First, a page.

How NOT to fire someone

The article

This article is representative of a genre. I will not call it fake news but rather “half news”. And I want to say why. And why it’s dangerous. But note that it’s under the “All the moms” section of USA Today, so every momma bear will have her hackles up to begin with.

The players:

Crystal Fisher – mother
Dawn – her boss
PS Food Mart (aka Folk Oil) – a company with 35 gas stations/convenience stores in the midwest USA.

In summary and at first blush this sounds like the actions of a rogue manager – Dawn – at one of the franchise “outposts” of the company. She didn’t know what she was doing, and it does sound like there was prior history with Crystal, the mother. So she may not even have believed Crystal?

So in part, fault likes with corporate PS Food Mart for not spelling out policy. This manager was clueless and was acting in a fear-driven way. An environment that discourages communication with headquarters only allows for good news (or at worst, business news, good or bad) to flow up. So Dawn may well have thought it was her job to just deal with this, cutting Crystal off to keep her franchise going. Texting is the worst way to communicate during times of crisis; Dawn should have known that her words would both hurt and stick. It is a leap to say that this was the first time the two communicated like this. But it became the final time.

At some places I’ve worked there are unwritten policies about this kind of thing. And at others, full-fledged long-term programs for life’s lingering emergencies. I can recount only a couple people EVER who took advantage and overstayed their leave.

Also, in my experience, despite official corporate communication, the firing of Dawn could be less about actual compassion or care for employees as a CYA move to eliminate lawsuits or simple PR to keep PS Food Mart/Folk Oil from looking bad. Individuals don’t matter in those cases; it’s all about the perspective of the public. Or PS Food Mart might indeed care and now establish policy. We won’t know because of the quick burn of the news.

Now, also, Dawn may indeed just been an uncaring despot, which the article would inspire. But that’s NOT a given. If true, a boss that pulls the plug on mourning, care for one’s loved ones or disability-driven absence does not deserve to lead people; that person simply has too much to learn. If that person’s manager allows that behavior, s/he will sacrifice a whole lot of good people who will either leave or just become less productive because who wants to work for someone who hasn’t got your back?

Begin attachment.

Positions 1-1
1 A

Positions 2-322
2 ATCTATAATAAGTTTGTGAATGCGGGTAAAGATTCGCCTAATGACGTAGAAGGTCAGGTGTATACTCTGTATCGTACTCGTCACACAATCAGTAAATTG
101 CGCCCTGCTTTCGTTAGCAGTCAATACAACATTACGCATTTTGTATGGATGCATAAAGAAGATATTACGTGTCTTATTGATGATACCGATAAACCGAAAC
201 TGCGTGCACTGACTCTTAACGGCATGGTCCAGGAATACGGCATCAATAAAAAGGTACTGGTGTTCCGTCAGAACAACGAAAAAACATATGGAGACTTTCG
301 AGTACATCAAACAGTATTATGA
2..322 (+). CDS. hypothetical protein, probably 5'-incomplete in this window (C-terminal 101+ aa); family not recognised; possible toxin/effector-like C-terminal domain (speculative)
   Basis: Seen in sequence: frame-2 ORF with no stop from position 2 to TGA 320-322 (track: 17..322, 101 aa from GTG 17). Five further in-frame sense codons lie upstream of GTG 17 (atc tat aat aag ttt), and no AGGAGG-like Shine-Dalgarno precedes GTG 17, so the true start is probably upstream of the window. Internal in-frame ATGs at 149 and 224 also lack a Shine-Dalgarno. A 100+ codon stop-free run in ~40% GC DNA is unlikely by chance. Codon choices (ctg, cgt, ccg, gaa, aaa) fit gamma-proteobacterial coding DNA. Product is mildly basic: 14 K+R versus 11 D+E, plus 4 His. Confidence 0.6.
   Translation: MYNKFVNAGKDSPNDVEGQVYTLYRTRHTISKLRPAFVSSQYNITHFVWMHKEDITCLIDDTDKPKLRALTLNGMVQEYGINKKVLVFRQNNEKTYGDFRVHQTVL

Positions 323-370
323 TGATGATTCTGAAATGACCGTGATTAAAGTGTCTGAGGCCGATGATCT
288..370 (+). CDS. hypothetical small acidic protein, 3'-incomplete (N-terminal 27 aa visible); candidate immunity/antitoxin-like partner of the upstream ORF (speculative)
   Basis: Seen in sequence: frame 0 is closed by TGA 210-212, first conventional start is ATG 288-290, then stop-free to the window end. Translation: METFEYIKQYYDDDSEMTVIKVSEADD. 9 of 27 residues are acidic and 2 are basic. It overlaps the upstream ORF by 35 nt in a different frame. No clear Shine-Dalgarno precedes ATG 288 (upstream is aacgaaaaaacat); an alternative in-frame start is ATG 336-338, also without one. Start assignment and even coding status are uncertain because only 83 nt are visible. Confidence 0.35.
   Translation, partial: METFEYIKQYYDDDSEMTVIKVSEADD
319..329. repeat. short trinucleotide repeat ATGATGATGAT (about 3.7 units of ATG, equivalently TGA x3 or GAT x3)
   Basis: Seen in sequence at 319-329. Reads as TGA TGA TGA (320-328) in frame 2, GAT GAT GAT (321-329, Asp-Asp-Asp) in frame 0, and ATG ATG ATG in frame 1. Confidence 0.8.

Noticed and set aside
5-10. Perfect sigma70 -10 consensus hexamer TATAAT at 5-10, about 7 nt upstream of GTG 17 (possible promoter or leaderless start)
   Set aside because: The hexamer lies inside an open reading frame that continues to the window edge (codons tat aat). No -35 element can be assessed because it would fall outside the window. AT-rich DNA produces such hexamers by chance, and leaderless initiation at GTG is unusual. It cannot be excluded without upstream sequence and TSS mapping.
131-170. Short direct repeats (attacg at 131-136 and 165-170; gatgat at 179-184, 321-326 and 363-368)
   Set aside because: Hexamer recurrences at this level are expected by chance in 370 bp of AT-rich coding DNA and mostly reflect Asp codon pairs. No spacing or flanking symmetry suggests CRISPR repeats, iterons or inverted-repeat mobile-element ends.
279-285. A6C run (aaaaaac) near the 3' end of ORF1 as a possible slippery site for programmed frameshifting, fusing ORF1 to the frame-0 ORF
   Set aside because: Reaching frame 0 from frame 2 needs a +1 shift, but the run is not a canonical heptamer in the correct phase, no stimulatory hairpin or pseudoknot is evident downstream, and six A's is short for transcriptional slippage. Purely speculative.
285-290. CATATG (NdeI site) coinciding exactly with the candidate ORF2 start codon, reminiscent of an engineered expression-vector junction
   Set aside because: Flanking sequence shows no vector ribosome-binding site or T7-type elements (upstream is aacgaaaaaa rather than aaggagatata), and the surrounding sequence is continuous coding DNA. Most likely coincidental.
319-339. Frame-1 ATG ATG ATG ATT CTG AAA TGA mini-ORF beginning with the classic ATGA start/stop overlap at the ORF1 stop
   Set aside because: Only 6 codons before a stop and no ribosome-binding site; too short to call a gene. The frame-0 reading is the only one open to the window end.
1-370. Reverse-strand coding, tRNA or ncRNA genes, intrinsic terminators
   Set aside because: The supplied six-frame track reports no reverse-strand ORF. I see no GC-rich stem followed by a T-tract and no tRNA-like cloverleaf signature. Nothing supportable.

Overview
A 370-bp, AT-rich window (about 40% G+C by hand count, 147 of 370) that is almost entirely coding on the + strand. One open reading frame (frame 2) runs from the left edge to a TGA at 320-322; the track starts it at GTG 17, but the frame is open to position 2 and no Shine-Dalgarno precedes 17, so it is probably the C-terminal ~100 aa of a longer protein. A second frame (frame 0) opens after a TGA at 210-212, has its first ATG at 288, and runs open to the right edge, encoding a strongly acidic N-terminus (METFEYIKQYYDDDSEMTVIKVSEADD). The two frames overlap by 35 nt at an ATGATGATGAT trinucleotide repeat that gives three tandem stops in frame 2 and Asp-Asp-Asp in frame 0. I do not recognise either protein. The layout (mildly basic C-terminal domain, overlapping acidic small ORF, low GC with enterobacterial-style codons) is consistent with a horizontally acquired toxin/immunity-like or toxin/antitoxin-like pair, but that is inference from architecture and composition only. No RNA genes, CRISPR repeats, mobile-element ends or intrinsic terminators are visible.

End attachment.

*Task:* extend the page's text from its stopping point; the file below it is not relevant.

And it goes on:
But USA Today/New York Post and any other media company reporting on this didn’t care about balancing things; they only wanted viral circulation, which makes them more money. At people’s expense. Dawn may well be a good manager who did her uninformed best, but good luck finding work now.


Online friends – a brief synopsis

It’s an interesting study in social media interaction that chronicles patterns in people’s interactions:

  • There are some “Friends” who want to hear nothing from you – literally. It’s like “Disgust” from Inside Out is in full force whenever you dare like or comment on anything they write.

Image result for disgust inside out gif

  • This is not to be confused with those who spew – who write only to perform one-way communication. They are shocked with ANY interaction; it’s not part of their expectations or established protocol.
  • There are those who have their suspicions up, knowing your demographics more than they know you. These are the tribalists, who ostensibly have no real friends, only fellow tribes-people and occasional coverts.
  • And this is not to forget those who seek validation by “Likes” (or Twitter Favorites) and replies. These folks live in manic/depressed emotional tumult governed by who is online and reading (and caring about) their stuff. Often, these people vent publicly about situations and people that no one else knows about and who will never read their rantings.

The phenomenon of people writing what they would never say is in full gear online and venting, trolling and ad hominem discourse is unfortunately commonplace.

But the feel-good story of social media is the way family get acquainted, old friends reconnect and new ones are made, legitimately, openly and honestly. That’s the way I try to play and why I like an online existence.